I stand corrected but was thinking of western style steel originally. Good point, though :)
 
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Joined Dec 22, 2003
I use Zwilling Henckels chef's knives some of the time, but I still mostly use a Chinese cleaver that is of indeterminate composition. It seems to be stainless steel, but I'm uncertain as to the actual quality of the material. I love it because of its utility, but it definitely dulls faster than the Henckels. I plan to upgrade to a Henckels cleaver sometime next year, or whenever I get around to it.

@kokopuffs: OK, I'll definitely check out the Carborundum stuff. You sound like you know your stuff. I hope local retailers will carry it.

@Jock: Sounds like ceramic is not really worth it then. Even if it is more efficient than steel, it's not like using a steel or is a laborious or time-intensive task.
 

phatch

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The Spyderco Sharpmaker is my preference. It's an alumina abrasive and can produce a wide range of edges for different purposes.

Compact, easily used. Can be set up as a benchstone, as pre-set angles for 30 or 40 degrees, slotted for sharpening hooks/needles other pointy things and also includes a scissors angle. Medium and fine stones included.

Short of the EdgePro systems, this is what many knife enthusiasts swear by.

Phil
 
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There are some excellent posts on this thread. A knife steel can halp maintain and lengthen the life of a cutting edge but cannot form it in the first place. Being a woodowrker I have learned the critical impoortance of keen cutting edges. A kitchen knife does not need aperfectly hined edage to work well.

Sharpening is not difficult but it does take some practice and attention to detail. Most amateurs are better offf having their knives sharpened by a professional. If you want to try it yourself I can suggest tow methods

1. Use silicon carbide wet/dry sandpaper gule onto a flat sheet of glass or a piece of granite. Try 220 grit followed by 400 grit. Pay attention to the angle of the cutting eage and pull the edge in a direction away form the cutting edge. Lubricate with water.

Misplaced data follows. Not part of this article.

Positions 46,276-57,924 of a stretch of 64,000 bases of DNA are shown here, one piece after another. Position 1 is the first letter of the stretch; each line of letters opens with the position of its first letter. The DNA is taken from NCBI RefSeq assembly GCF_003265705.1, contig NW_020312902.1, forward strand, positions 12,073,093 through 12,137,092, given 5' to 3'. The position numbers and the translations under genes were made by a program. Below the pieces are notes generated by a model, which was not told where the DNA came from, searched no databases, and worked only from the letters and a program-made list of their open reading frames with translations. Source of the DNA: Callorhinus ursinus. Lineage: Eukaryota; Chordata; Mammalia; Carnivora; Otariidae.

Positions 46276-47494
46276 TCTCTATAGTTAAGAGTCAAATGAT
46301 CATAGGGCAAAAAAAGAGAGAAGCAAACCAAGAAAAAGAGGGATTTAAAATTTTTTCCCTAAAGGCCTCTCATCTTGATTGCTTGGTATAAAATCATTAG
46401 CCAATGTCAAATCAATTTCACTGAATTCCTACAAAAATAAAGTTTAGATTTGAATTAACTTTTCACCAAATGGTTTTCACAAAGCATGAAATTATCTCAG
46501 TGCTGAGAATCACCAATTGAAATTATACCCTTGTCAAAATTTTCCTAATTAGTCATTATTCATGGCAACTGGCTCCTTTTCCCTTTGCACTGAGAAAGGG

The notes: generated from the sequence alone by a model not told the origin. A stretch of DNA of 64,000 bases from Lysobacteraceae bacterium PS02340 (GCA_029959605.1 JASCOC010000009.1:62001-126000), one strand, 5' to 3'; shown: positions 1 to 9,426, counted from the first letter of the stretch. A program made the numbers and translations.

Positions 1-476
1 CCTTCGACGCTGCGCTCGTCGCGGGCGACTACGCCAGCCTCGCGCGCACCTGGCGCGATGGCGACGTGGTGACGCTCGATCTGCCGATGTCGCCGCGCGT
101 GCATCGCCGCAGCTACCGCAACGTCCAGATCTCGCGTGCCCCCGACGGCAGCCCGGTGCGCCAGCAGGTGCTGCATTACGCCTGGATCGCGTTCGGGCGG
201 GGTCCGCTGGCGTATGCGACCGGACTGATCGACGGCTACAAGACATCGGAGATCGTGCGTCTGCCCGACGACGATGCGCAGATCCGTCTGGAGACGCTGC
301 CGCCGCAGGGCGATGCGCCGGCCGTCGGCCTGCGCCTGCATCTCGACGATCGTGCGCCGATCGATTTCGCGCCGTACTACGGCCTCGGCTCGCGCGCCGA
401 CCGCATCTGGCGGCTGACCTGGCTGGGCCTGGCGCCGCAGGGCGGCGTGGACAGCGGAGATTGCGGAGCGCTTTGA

2. If you want to try and conventional sharpenign stone, I would suggest trying a japanese water stone or one of the synthetic alternatives from Norton. They cut much faster and have better feedback give the use some some feel as to whether the stone is cutting well. I would suggest an 1200 grit or one of the 1200/6000 grit combination stones
 
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Joined Apr 22, 2004
I have a F.Dick cook's knife. At first it was just amazing, slices through dull tomato with ease, shreads paper like you wouldn't believe. Now even thought i use the steel rod before use I can't slice dull tomatoes anymore.

I wash and dry the knife after use, store in wooden rack upright, don't use on metal etc...

Can anyone offer some suggestion? is it my steel rod technique? about 30-40 degrees angle pull from top to bottom towards body.

p.s. yes i know, what am i doing cutting up old tomatoes...
 
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Joined Oct 13, 2001
Hey kokopuffs , remember when we could get good stoned at venice beach.
And then I remember we could work our way up the coast for Pismo and you could get good stoned there too and eat some great clams . Uh Oh , this thread is about stones and sharpening knives (Yikes , flashback has come to a dramatic end).
Sharpening knives is realy a simple affair. The time it takes depends on type of steel and the stone or abrasive used in the sharpening process.
All you do with the stone is put the bevel back on the knife and going from course to fine makes the teeth get finer and closer together .
All the steel is for is aligning the edge back up to center .
Thats why I use the low end chefs knives called Forschners . The steel is soft enough to require very little time on a stone and it lasts suprisingly well with just a few strokes on the steel . Also they are rather inexpensive compared to the big brand names ( My parents swear I was adopted off of the streets of Jerusalem ) so if stolen its not that big of a pain to replace.
Oh and another tip I picked up years ago was to dry stone(except of course with them japanese wet stones) . Now excuse me whilst I return to the flashback and the great clam chowder at Pismo Beach................
 
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Chefboy:

I don't know you and I've never been to Venice beach. Yes, I use a 35 year old Forschner boning knife that's flexible yet most of the remainder of my knives are veeery old Sabatiers, whose steel is quite pitted.
 
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Thanks for the link, wicked reading for a beginner. However, I think i will find a professional knife sharpening service to begin with, maybe even watch and learn if they allow it.

On another note about thin knives, when I went to Vietnam I found the knives to be extremely light and thin, the blade is some type of dark close to black colour material, yes it is prone to rusting but the locals use it for shaving or julienne vegetables, or hacking into a green papaya to finely shred it.